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TRADING PSYCHOSIS


Trading Psychosis – The Vendors Dream

I have wanted to address this subject, and after a few beers this Memorial Day weekend, sat down and banged it out. It should resonate with most folks, even traders that have eventually enjoyed success. But I’m simply trying to lay out the mental/emotional workings that surround the difficult process of finding a way to trade successfully. And it includes the role that almost all vendors play in that discovery as they prey upon the relief of pain that’s encountered by those who diligently attempt to master the market.

So, here’s a skeletal breakdown of what typically takes place … 1-16 of what steps the trader experiences as he or she enters the arena of the market.


1. I see how basic the market moves, either up or down, and how easy money can be made.
2. I open an account and trade with an initial strategy and lose money again and again and again.
3. I begin feeling frustrated and feel the PAIN of losing.
4. I don’t question my capability. I know it’s because I don’t have a successful method/strategery.
5. Someone has to be making money and so will I, but I need help.
6. The search: reading trading books and hunting down a good course that promises to teach me how I can make my fortune, or at least a living, for a fee.
7. That nominal multi-grand fee is reasonable since I’ve lost that much in my trading. Whew, thank god I’ve got support now. My PAIN is gone, replaced by relief and excitement.
8. The course marketers/vendors will teach me to make money.
9. But it’s not working, and I’m still trading like a retarded monkey.
10. IT MUST BE MY FAULT because I am obviously not trading the paid-for strategy correctly. They’re doing great, and I hear about it. But I’m still losing.

Reality Check:

It is our nature to accept the FAULT for not using the education we paid for in the right way. We’re too “invested” in it. This is how and why trading education marketers make so much money. They are simply offering to relieve your mental anguish – your PAIN. And any time you don’t achieve success, it’s your fault, not theirs or their method. This is human nature! This cycle of thought is reinforced by the promotional success stories, testimonials and apparent legitimacy of the training or the company.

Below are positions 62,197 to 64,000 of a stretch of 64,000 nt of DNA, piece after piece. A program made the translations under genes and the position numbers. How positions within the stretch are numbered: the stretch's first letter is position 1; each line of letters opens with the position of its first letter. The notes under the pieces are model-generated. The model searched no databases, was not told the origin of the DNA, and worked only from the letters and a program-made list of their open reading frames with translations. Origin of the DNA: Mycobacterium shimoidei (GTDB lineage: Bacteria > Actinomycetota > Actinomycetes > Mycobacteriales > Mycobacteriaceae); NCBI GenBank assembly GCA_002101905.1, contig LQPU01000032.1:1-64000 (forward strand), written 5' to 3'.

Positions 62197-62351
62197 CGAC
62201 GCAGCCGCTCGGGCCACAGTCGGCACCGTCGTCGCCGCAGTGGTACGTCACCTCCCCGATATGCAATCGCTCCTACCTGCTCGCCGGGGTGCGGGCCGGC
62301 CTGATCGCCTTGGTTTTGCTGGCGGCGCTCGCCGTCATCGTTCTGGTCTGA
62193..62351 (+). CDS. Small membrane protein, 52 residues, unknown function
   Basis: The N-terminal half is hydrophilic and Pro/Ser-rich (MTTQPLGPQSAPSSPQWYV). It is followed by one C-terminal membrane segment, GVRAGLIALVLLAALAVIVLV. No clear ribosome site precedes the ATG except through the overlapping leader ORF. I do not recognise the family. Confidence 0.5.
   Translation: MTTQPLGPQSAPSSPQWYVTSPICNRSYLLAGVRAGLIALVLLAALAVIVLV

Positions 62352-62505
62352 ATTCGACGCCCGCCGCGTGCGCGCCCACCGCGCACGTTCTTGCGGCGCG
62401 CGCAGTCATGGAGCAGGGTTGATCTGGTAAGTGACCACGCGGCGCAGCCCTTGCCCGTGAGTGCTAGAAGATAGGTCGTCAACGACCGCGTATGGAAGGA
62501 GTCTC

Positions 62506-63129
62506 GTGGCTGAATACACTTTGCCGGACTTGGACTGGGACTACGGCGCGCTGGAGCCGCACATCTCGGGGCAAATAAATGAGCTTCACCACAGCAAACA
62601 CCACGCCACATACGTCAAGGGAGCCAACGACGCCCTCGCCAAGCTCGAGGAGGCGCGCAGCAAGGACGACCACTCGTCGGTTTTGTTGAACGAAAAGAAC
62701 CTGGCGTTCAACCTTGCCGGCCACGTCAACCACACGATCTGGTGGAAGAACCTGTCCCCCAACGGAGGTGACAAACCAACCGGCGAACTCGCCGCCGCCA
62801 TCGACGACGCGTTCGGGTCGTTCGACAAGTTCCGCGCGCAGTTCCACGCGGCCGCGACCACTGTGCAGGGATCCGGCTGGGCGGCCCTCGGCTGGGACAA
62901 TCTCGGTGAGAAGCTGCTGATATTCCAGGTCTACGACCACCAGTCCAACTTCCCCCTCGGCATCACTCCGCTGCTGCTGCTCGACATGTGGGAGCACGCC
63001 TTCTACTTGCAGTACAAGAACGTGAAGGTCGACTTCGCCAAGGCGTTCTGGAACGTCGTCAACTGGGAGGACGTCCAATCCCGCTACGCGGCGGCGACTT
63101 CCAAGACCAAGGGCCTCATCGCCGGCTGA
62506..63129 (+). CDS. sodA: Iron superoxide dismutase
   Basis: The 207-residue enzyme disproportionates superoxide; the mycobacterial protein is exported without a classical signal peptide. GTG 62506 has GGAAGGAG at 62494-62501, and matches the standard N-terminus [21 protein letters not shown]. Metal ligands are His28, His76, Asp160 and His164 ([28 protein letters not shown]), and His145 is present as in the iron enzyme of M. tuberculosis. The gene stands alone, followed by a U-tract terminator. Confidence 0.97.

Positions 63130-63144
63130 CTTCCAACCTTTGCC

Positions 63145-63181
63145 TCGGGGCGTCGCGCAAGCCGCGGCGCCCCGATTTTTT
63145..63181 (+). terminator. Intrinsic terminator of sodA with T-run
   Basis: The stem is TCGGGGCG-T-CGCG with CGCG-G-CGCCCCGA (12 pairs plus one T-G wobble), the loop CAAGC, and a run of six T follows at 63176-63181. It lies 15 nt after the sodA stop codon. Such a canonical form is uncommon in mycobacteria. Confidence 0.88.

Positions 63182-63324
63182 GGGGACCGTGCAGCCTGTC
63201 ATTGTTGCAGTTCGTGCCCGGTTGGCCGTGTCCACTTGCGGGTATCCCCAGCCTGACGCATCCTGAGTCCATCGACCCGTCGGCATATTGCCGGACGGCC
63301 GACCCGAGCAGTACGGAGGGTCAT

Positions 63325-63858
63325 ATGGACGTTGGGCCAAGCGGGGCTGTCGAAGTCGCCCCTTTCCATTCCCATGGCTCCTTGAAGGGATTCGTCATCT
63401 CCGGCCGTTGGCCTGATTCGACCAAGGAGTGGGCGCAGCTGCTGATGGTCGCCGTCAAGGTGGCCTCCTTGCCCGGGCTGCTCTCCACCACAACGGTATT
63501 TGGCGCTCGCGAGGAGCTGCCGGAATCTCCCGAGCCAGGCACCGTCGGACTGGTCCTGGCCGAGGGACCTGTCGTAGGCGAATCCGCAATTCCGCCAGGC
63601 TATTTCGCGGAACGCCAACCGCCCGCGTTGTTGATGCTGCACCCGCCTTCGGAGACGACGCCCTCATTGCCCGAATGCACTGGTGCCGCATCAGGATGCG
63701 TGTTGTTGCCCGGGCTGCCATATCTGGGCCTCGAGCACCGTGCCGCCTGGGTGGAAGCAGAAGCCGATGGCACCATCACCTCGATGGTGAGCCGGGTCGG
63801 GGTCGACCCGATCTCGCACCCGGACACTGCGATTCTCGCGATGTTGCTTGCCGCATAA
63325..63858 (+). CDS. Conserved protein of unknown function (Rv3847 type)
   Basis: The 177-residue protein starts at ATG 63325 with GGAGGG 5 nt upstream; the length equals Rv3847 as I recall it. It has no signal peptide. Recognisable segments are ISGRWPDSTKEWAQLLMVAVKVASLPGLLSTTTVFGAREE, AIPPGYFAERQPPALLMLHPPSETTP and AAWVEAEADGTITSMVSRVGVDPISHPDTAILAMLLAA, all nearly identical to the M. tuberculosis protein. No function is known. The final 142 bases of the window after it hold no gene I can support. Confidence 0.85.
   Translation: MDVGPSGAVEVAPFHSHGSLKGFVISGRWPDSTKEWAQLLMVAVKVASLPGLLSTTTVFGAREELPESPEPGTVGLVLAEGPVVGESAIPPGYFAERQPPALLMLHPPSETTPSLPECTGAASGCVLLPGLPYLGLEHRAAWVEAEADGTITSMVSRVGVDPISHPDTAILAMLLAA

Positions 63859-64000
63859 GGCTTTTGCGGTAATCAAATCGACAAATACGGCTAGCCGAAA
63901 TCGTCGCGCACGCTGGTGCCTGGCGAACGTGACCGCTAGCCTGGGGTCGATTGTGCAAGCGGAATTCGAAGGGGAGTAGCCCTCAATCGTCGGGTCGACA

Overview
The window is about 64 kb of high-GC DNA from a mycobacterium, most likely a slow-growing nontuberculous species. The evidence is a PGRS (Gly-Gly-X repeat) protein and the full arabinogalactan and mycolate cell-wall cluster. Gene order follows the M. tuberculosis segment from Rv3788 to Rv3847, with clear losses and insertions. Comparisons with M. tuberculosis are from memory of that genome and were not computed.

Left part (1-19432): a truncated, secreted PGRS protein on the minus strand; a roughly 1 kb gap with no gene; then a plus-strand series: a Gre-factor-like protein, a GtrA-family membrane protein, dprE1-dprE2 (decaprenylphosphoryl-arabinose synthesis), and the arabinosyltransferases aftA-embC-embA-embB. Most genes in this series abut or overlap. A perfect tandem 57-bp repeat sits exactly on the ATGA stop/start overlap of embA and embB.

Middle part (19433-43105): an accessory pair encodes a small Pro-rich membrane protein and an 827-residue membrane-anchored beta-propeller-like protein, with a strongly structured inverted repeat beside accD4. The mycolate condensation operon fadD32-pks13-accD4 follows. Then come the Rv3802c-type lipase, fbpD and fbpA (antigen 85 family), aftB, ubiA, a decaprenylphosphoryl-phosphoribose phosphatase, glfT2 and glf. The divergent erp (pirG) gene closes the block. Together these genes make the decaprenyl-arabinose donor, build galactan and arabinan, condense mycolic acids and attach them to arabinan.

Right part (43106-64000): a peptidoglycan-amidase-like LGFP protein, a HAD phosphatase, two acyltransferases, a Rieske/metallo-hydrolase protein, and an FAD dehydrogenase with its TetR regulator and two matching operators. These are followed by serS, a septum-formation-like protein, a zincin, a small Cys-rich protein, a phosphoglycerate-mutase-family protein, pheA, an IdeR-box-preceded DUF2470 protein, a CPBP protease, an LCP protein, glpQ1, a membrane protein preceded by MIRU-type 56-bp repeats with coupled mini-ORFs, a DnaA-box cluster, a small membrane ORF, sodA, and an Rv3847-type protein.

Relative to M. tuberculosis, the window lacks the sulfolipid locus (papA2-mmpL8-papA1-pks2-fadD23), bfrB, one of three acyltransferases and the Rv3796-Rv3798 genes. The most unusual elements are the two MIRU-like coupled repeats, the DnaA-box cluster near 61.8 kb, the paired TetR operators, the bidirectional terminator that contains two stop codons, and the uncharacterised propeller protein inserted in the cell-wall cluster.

11. Eventually I finally realize something is rotten in Denmark and not with me.
12. I look for the “real thing” training company/person/mentor/method/chatroom etc.
13. I pay for more education … but that doesn’t work either.
14. At this point I’m even more frustrated, angry and still suffering PAIN!
15. I’ve questioned myself and now question all courses and if anyone really does make money trading.
16. WTF do I do?!?!?!?

I don’t have “the answer,” but I believe that I can offer some useful and real insight into how to maximize your potential success to trade for a living. And let me assure you, I’m very, very qualified to address this subject for numerous reasons. I’ll follow up within the week.

Any and all comments and feedback are welcome here on this thread in the interim. Seriously! They can only help add to the follow up blather that I write, making sure I cover every element of importance and with substance that will hopefully help or assist those who’ve found themselves in the “trading psychosis” loop … as I’ve been there myself a couple of times early on during the past two decades of my own experience in this crazy, challenging and potentially rewarding endeavor.

I've included my regular chart analysis with just a few of the indicators I use to discern market behavior.



Click image for original size
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Above chart is a joke ... my bad! And I had so many more indicators and lines I wanted to draw on it, ha ... but ran out of beer (and time) and have to go to bed. Looking forward to following up on this topic and also some good trading for everyone visiting mypivots and sharing analysis and charts here!
quote:
Originally posted by CharterJoe

Is there any significant advantage to forex over the eminis, or the stock market?



The advantage I recognize is the simplicity of trading cash for cash. The movement of currencies is more to macro economics (obviously) as opposed to performance of equities being coupled to a) corporate management and b) investor sentiment.

My objective is, in concept, quite simple .. 15% per trade, 1, 2, maybe 3 trades / day (Asia open, London open, NY open). I can play with as little as $25, my only transaction cost is the bid/ask spread. In terms of contracts or shares, min play is K$1, typical lots are K$10.
quote:
Originally posted by CharterJoe

Since this is psychosis thread I have been trying for the better part of a year to become a larger contract trader but become frozen and panicked when I trade out of my comfort zone. My trading significantly changes when I go from 3 contracts to 10. I would love to trade a 50-100 lot with the same attitude as I do with 3, and for the record I have never traded over 20 cons I got slammed 3 years ago and still can't mentally get over it, although I recovered most back that day and all back in 3 weeks, I have rewired my thinking to large trading equals large loss. I have tried many times to increase my "size" but to no avail. If any other trader has dealt with this and has found away out I am all ears. I am wondering if the way to it is wake up one morning and say I am going to do a 20, 30, 40 or what ever lot, then going down from there. I still have a calender on my desk of where I ought to be now in # of cons. I had planned to double my base bet every contract change.



I am pretty sure that every trader struggles with this too I know I do. Increasing contracts seems to be a one step forward two steps back kinda dance.